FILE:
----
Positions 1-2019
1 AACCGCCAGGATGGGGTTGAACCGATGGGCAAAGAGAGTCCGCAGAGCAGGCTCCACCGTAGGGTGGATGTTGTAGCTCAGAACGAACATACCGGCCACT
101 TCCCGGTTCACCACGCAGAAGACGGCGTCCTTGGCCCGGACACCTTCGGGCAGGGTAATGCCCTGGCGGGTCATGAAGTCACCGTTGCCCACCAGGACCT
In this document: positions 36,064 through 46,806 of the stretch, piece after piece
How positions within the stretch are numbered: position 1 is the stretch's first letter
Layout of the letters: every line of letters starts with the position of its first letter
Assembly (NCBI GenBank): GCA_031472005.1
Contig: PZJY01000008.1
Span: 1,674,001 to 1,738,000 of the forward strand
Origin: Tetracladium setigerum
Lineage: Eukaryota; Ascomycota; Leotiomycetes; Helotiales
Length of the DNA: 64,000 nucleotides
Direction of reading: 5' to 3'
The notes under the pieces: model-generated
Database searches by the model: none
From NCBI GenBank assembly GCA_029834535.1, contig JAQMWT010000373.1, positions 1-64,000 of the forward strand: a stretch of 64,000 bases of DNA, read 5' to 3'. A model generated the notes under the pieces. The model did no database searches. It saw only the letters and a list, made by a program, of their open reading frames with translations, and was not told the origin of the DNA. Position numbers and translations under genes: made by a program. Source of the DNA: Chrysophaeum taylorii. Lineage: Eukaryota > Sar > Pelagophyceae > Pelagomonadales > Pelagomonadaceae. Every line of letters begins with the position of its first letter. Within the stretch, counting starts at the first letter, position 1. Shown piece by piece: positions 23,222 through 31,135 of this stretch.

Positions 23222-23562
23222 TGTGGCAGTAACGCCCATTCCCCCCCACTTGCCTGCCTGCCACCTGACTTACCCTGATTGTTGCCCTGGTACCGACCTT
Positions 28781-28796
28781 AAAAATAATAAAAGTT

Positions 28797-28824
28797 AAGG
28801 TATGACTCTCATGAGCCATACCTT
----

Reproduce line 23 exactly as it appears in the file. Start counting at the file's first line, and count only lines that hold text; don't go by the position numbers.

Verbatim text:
28801 TATGACTCTCATGAGCCATACCTT